December 14, 2015

EE is to provide a 4G network to the emergency services


EE has just won a major new contract, as it’s announced that it’s been selected by the Home Office to provide Britain’s emergency services with a resilient 4G voice and data network.

This will see it provide 300,000 emergency services end users from the police, fire and rescue and ambulance services, with 4G voice and data connectivity for the first time.

4G will prove hugely beneficial to the emergency services, allowing them to work faster and more efficiently and in doing so save more lives.

Examples of how 4G could be used include a policeman recording an arrest on a body worn camera, and live-streaming to nearby officers for assessment and support.

Or an ambulance crew could send vital patient data on to the hospital to allow staff to make the best preparations for a patient’s arrival. Another example given by EE is a fire and rescue crew assessing a burning building based on digital blueprints on tablets and live helicopter camera footage.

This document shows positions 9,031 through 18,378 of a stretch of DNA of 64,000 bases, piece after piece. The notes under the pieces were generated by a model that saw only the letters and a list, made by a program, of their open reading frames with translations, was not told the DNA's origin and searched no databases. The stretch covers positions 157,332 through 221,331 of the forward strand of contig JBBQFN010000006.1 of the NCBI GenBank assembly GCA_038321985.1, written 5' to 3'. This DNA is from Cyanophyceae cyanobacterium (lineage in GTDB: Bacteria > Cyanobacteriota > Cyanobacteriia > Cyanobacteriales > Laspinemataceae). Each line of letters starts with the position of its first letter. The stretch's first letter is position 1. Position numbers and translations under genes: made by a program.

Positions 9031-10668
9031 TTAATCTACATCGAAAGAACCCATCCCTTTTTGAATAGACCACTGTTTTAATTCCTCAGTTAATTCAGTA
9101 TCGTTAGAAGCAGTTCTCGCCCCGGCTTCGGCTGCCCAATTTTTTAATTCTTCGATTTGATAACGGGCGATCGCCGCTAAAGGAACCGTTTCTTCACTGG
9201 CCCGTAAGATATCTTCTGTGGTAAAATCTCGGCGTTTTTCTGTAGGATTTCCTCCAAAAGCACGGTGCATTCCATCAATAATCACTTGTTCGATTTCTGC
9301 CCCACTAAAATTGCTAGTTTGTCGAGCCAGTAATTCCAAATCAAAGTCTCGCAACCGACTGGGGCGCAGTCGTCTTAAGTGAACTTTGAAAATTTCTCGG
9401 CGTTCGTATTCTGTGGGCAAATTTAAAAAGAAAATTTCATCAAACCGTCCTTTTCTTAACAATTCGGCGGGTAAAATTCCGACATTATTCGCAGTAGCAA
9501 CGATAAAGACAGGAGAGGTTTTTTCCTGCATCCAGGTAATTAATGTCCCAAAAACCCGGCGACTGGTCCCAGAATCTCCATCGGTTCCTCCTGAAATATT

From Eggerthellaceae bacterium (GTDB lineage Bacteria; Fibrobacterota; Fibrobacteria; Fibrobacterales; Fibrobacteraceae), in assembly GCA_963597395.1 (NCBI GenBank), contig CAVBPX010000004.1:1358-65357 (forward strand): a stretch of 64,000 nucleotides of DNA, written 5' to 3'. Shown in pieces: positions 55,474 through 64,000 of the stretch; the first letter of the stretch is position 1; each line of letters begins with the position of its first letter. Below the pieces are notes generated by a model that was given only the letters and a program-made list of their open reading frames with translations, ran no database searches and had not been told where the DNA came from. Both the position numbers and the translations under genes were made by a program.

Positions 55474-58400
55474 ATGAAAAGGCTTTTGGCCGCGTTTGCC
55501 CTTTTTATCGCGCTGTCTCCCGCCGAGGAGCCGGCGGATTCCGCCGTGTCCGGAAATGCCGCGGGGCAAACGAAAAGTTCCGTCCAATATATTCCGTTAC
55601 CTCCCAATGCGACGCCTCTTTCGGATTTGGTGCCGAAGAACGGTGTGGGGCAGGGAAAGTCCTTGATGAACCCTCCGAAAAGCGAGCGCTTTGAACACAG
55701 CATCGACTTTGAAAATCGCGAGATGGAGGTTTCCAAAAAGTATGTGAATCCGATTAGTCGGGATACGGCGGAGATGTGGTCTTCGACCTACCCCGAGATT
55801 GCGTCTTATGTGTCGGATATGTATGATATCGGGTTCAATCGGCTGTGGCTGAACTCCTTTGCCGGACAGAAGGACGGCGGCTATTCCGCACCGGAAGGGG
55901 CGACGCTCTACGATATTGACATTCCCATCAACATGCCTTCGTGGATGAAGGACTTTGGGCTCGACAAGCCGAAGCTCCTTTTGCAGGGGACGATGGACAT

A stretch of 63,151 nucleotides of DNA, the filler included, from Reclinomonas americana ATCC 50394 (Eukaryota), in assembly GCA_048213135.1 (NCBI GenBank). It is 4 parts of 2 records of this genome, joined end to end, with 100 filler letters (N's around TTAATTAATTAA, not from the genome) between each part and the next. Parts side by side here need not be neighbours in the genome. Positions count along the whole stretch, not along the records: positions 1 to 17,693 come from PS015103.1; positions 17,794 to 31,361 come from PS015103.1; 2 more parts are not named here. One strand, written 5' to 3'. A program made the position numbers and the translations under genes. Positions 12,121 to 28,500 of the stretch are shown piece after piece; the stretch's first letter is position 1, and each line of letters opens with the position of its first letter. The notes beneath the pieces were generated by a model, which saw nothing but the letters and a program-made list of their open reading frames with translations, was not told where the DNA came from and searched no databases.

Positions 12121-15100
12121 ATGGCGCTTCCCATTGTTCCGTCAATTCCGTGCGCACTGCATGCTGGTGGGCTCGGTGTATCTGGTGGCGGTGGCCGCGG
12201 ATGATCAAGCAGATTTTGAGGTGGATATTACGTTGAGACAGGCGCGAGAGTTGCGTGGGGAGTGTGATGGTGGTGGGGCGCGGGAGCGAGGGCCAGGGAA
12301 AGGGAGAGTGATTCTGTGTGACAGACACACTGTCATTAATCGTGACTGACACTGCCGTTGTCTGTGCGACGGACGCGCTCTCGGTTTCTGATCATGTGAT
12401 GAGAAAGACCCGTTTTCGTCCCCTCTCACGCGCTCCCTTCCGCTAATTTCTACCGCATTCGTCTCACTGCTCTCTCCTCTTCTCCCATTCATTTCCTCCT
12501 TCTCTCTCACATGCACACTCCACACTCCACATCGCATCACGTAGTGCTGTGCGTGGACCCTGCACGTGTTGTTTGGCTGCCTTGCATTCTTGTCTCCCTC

EE CEO Olaf Swantee said: “We are immensely proud to be selected to deliver this vital new network for Britain’s Emergency Services. We’ve worked closely with the Police and Ambulance crews to show the power of 4G in helping save time and save lives. We will now work tirelessly to deliver a highly resilient, truly nationwide 4G network to serve all of Britain’s Blue Light and First Responder teams across the UK.”

EE isn’t new to working with the emergency services, however preparing this network is a big job. EE will have to build a new, highly resilient core network just for the emergency services, as well as building more than 500 new sites and deploying a fleet of Rapid Response Vehicles, to ensure the network is always live.

That work will take a while, and so a phased-transition to the new network won’t begin until mid-2017.

When it is complete though much of this extra investment will help normal EE customers too, as it will lead to expanded coverage and enhanced network availability.